2) Afghanistan which is located at the crossroads of Central Asia and South Asia is strategically very important; Pakistan is in effort to have an access to the Central Asian markets via Afghanistan.

3) Pakistan wants to use Afghanistan as a transit route for energy supply.

4) Similarly Afghanistan is a good source as consumer market for Pakistan where its products are used.

5) Last but not at least Pakistan does not want Indian influence in Afghanistan which could challenge its interests in the region and Afghanistan.

In matter of fact as long as Pakistan sees a stable Afghanistan as suspiciously synonymous with an encircling Indian-Afghan alliance, then Pakistan will oppose stability in Afghanistan.

This is the policy of Pakistan orchestrated and taken forward mainly by the military of Pakistan. Meanwhile much progress and improvement could be observed in  Afghanistan-Pakistan relations specially in reconciliation process.

Pakistan considered as a lynchpin in efforts for peace in Afghanistan and it is among the countries which has major stakes and has to play an important role in regional affairs and “political settlement in Afghanistan,”  both countries have agreed to form a joint Reconciliation and Peace Commission. The United States, Afghanistan and Pakistan established a Core Group in May 2011 in order to support the reconciliation process. In the December 2012 trilateral summit of Afghanistan, Pakistan and Turkey in Ankara, “a proposal was floated to invite the Taliban to set up office in Turkey.”

In a good will gesture last week of Dec. 2012 “Pakistan released eight members of the Afghan Taliban from prison,”  including the former justice minister under the Taliban, in order to boost the peace process. It is hoped that the freed former Taliban officials would serve as emissaries, in order to clear the way for peace talks between the Afghan government and Taliban leadership based in Pakistan.

Similarly month before, Pakistan released 18 prisoners at the request of the Afghan High Peace Council. While on the other hand “Members of the Afghan government’s High Peace Council and some of its allies met Taliban representatives in a preliminary meeting near Paris last month.”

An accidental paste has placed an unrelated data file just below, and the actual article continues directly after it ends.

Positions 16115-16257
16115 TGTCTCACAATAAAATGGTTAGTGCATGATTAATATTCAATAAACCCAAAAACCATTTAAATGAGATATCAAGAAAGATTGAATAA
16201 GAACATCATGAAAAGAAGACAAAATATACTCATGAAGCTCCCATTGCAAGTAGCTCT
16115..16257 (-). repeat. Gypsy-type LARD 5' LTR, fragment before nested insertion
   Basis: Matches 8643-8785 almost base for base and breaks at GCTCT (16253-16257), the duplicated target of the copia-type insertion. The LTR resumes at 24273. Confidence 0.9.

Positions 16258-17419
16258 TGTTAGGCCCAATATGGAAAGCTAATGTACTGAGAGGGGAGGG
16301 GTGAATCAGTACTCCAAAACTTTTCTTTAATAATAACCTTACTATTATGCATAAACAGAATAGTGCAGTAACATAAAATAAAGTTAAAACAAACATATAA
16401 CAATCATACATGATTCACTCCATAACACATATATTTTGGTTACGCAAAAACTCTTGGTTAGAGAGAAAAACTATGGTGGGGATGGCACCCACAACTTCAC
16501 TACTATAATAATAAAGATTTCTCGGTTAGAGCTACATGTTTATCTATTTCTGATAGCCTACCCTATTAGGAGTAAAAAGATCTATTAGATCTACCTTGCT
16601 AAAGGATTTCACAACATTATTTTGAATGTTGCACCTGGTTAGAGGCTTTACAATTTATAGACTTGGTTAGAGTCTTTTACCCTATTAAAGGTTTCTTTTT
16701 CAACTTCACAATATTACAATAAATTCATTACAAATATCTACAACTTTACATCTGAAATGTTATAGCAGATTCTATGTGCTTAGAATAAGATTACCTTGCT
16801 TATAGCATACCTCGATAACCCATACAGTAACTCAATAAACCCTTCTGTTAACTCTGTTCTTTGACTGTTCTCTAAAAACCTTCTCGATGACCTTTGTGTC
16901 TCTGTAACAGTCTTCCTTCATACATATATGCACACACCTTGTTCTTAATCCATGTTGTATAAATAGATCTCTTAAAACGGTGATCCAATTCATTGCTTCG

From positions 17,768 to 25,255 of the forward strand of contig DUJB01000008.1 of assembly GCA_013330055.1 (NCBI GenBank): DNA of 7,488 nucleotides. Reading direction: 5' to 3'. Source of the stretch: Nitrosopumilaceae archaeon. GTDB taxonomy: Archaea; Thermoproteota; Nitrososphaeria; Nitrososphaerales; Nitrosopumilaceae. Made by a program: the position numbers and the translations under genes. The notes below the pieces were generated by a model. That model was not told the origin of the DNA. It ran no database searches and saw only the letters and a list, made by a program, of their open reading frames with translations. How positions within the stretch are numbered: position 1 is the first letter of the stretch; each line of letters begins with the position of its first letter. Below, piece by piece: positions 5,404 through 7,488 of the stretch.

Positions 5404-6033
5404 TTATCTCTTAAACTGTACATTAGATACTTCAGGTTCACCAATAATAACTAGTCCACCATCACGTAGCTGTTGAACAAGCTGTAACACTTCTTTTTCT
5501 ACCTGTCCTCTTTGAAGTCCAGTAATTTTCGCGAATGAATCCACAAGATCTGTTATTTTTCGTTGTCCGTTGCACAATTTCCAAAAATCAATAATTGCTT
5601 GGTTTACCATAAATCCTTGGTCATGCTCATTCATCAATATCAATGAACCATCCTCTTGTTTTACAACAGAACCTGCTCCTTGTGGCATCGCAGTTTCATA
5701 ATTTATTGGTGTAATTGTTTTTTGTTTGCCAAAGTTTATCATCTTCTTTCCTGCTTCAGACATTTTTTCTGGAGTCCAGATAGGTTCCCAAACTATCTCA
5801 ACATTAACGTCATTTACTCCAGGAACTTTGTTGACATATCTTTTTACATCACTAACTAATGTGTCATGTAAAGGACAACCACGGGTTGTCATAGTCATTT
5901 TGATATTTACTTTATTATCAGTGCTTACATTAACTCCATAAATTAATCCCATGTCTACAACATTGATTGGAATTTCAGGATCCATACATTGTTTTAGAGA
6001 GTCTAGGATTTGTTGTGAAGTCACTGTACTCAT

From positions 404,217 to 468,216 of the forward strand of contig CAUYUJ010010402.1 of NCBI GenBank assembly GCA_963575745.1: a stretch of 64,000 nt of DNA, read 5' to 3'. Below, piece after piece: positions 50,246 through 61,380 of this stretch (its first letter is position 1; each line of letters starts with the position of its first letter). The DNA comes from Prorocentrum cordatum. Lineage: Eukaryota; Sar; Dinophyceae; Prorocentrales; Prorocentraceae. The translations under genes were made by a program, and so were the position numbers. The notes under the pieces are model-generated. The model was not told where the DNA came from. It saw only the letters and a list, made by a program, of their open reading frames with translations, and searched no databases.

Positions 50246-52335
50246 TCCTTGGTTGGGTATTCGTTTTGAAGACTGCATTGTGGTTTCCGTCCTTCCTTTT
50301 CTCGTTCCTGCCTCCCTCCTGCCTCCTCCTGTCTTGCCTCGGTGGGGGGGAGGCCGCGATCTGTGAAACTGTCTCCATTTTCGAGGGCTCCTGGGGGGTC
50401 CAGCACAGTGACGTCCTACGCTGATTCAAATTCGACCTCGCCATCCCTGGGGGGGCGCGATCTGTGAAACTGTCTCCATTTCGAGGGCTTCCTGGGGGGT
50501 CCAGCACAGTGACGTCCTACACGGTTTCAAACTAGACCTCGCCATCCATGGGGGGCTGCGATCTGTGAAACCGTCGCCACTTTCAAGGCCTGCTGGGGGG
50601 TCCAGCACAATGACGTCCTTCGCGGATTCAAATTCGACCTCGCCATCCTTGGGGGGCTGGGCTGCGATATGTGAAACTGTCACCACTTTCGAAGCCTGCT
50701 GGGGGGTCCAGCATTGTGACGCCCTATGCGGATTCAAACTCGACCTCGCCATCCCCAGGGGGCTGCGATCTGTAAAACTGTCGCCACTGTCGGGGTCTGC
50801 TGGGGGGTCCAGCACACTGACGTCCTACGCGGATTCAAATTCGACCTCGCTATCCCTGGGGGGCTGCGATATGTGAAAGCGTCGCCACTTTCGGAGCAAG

A semi-secret meeting took place in France between 20 key Afghan players, under the auspices of a French think tank.

Reconciliation process and bringing back Taliban to the negotiation table is of utmost importance because stakeholders are worried that if the International troops withdraw from Afghanistan, the country could plunge in chaos and vicious fighting. This could have terrible consequences for the region.

These developments are taking place at a critical juncture when a U.S. drone strike in a Pakistan border region “killed the leader of a militant group accused of cooperating with Afghan Taliban fighters in attacks on U.S. troops in Afghanistan”  named Mullah Nazir.

Nazir was under sort of official protection because he promised not to attack Pakistani soldiers or government facilities. He “instead focused his efforts on attacks inside Afghanistan against NATO and Afghan government forces.”

With these new developments it seems that both Afghanistan and Pakistan are now jumping on a new peace roadmap and the new rapprochement is changing relationship between the two countries to a positive direction, which is fundamentally aimed to transform the Taliban from a military entity into a political one in order to enable them for taking part in Afghan political process.

All eyes at this time are on Pakistan’s critical role in preserving regional stability at this critical transitional period, where on one hand militancy inside Pakistan is threatening its own security while on the other hand instability in Pakistan could hamper or fiercely affect the U.S. troops exit from the region.

For the West stability in Pakistan is crucial because of two main factors

1)         Pakistan which possesses nuclear arsenal, in no way the west is ready to put it at risk of taking over by the extremist elements

2)         It could hamper the withdrawal of United States forces which according to American establishment they want to speed up the withdrawal process.

In sum another political crisis, Military or semi Military coup could seriously impact the recent developments in Afghanistan especially the reconciliation process and the U.S. troop’s withdrawal from the country next year.